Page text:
Health-care reform was seen by many cable chatterers as shaping the outcome of the November midterm elections but almost certainly won't. Nor will the flap over the planned mosque and Islamic center near Ground Zero. To make sure, Obama defended the constitutional principle at stake, but backed off on the specific siting. Why get tied down by another hot-button distraction, especially one that keeps the Muslim story alive in ways that help no one but the media? The collapse of the Greek economy, by contrast, is an example of something real, not hyped by cable news, whose reverberations first spoiled Obama's PR plan for a "Recovery Summer" and now could sink the Democrats in the midterms.

So, Greek economy, yes. Health care...no?

This meme is wrong. The Democrats' control of the House did not become tenuous recently. At best, some of the more immediate warning signs - e.g. individual incumbents like Betty Sutton now appear to be in jeopardy - have manifested themselves recently. But there has been a real danger of losing the House for some time, a danger that predates "Recovery Summer" and goes back to the health care debate.

First of all, the fact that the health care bill is no longer the topic du jore does not mean it is no longer an issue. The real questions are whether the health care bill moved voters away from the Democrats, and whether those voters have since moved back now that the debate is over. The answers are yes - the debate moved voters away from the Democrats; and no - the voters have not come back.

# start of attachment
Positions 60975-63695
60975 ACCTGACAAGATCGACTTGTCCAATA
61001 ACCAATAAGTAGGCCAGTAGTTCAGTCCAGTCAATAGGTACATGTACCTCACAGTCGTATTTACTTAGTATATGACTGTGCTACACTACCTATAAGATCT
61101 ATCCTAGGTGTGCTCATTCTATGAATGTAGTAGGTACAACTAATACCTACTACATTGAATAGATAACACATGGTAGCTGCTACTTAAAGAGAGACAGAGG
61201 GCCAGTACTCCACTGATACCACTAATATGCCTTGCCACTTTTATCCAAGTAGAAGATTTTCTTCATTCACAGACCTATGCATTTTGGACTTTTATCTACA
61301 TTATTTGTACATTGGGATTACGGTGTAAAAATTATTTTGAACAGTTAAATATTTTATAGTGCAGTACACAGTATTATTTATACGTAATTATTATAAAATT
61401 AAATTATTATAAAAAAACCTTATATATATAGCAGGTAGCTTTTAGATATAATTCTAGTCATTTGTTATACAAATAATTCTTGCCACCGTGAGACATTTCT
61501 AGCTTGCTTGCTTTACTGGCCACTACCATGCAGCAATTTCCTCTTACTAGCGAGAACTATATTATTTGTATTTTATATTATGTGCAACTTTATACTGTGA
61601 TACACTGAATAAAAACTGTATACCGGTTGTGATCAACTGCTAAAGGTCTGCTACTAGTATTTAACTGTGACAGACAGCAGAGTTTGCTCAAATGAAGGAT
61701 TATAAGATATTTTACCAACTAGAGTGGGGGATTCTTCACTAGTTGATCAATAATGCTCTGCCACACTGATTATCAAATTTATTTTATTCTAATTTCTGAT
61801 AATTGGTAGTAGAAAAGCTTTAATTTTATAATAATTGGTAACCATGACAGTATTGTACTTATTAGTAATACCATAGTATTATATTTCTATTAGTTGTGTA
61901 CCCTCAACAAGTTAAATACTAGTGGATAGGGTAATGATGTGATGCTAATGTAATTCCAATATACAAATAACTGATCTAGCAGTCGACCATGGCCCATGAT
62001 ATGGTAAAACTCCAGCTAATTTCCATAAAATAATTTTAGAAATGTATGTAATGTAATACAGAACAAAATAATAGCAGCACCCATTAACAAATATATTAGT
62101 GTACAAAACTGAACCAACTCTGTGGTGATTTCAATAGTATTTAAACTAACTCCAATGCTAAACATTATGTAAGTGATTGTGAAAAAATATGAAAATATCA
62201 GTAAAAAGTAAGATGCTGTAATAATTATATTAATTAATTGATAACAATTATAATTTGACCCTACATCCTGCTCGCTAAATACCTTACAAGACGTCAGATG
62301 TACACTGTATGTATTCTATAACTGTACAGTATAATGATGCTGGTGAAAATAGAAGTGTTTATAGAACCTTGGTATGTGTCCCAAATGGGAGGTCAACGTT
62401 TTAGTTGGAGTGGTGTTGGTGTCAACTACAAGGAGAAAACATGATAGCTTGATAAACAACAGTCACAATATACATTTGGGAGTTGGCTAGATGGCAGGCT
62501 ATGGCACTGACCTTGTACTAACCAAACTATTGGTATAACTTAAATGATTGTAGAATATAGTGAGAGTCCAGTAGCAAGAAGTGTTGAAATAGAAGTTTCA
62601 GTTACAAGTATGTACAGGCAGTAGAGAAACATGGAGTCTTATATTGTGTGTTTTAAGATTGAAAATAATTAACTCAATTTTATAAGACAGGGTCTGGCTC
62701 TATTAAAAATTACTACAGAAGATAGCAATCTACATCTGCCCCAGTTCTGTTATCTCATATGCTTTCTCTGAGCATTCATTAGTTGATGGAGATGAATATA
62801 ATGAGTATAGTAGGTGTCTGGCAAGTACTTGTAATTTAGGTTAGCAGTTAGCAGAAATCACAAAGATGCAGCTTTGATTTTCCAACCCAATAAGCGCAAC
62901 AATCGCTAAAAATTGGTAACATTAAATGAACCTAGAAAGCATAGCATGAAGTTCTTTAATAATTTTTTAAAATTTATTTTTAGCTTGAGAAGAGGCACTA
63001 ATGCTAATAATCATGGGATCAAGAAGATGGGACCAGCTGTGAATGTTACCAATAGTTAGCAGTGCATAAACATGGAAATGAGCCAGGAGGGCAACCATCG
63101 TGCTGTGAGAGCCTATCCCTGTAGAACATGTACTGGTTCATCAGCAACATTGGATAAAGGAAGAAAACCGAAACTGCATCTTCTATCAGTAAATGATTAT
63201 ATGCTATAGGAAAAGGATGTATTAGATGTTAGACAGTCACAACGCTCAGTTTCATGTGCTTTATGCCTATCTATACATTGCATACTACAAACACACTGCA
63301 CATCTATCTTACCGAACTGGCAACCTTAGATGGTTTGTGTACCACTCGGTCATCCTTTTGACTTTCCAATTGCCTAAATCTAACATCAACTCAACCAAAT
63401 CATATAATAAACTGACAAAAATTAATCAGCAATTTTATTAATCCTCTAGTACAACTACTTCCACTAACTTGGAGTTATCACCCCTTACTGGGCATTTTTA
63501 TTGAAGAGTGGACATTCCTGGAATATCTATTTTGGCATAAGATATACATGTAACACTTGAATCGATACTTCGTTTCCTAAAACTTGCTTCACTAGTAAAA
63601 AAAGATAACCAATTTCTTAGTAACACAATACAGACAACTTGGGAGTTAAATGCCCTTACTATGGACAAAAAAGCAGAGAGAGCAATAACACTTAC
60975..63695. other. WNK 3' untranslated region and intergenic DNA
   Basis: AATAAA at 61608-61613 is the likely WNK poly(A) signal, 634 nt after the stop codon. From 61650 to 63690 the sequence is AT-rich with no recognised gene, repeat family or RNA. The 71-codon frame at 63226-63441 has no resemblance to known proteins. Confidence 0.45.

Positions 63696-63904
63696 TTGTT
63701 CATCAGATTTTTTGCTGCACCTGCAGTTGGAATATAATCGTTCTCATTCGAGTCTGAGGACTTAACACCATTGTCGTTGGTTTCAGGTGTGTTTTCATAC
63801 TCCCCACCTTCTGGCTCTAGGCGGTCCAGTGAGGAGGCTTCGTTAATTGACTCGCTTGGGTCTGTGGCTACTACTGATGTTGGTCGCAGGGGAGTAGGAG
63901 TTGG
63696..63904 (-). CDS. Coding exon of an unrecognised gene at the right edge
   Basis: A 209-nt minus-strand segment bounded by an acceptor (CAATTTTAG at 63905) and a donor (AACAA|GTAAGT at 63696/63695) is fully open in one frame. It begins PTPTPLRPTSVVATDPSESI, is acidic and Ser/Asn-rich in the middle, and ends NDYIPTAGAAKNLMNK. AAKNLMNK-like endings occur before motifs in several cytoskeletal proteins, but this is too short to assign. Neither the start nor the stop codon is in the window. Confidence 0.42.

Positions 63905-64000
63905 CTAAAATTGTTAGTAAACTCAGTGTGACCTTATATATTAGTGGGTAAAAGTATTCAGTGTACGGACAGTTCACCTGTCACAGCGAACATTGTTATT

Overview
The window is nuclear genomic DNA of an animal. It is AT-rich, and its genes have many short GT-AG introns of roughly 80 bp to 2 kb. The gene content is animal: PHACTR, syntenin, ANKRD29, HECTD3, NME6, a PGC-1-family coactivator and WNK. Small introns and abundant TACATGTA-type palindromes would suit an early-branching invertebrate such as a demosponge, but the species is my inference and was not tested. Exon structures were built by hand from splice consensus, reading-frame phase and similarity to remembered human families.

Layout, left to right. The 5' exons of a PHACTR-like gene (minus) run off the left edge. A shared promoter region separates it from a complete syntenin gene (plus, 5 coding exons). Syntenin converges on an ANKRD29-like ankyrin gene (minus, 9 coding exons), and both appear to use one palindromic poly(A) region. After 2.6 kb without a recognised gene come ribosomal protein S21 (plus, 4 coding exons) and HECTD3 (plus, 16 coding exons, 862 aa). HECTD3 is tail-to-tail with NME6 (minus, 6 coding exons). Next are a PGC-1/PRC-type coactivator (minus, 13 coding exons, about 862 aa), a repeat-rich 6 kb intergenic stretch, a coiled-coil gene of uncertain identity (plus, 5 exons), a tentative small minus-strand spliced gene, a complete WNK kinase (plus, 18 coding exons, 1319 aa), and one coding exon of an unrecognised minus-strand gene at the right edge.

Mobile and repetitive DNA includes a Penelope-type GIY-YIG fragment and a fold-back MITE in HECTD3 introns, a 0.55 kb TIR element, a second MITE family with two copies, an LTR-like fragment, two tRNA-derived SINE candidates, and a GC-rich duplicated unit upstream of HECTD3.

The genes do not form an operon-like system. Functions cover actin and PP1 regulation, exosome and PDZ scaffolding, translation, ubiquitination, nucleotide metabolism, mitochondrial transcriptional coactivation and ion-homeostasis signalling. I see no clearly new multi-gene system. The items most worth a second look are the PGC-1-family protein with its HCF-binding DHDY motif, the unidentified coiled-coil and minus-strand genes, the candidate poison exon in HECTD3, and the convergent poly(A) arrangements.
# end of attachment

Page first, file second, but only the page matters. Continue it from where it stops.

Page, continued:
Here is the 2009-2010 track of the RCP generic ballot average:

Generic Ballot.jpg

This metric historically has a Democratic tilt, yet it showed the two parties at parity a year ago. That was, you will recall, after Democratic incumbents were excoriated at town hall meetings all summer. Only about 40% of people supported the bill at that point. With the President's late summer speech to Congress, the Democratic generic ballot numbers ticked up, but the GOP pulled back to within even of the Democrats by mid-November, when the House was debating the bill.

All of this happened during the Third and Fourth Quarters of 2009, when GDP finally turned positive then jumped up by 5.0%.

It is very hard to win the House of Representatives when you lose the House popular vote. And the polls have suggested for a year that Democrats were in danger of doing just that.

It is also very hard to win the House of Representatives when Independents bolt to the other side en masse. Republicans and Democrats split Independents in the 2004 House elections. In 2006 they went for the Democrats by 18 points. They went for the Democrats by 8 points in 2008.

In Gallup's most recent polling, President Obama won the approval of just 40% of Independent adults. That's deep in the danger zone, and the President has been in trouble with Independents for some time. Independent adults have given him less than 50% approval in the Gallup poll since November, 2009. Again, that's when the economy was growing and the health care debate was on the front page. And that is among all adults. Among likely voters, Rasmussen found around that time that 60% of Independents disapproved of the President's performance, with 45% strongly disapproving.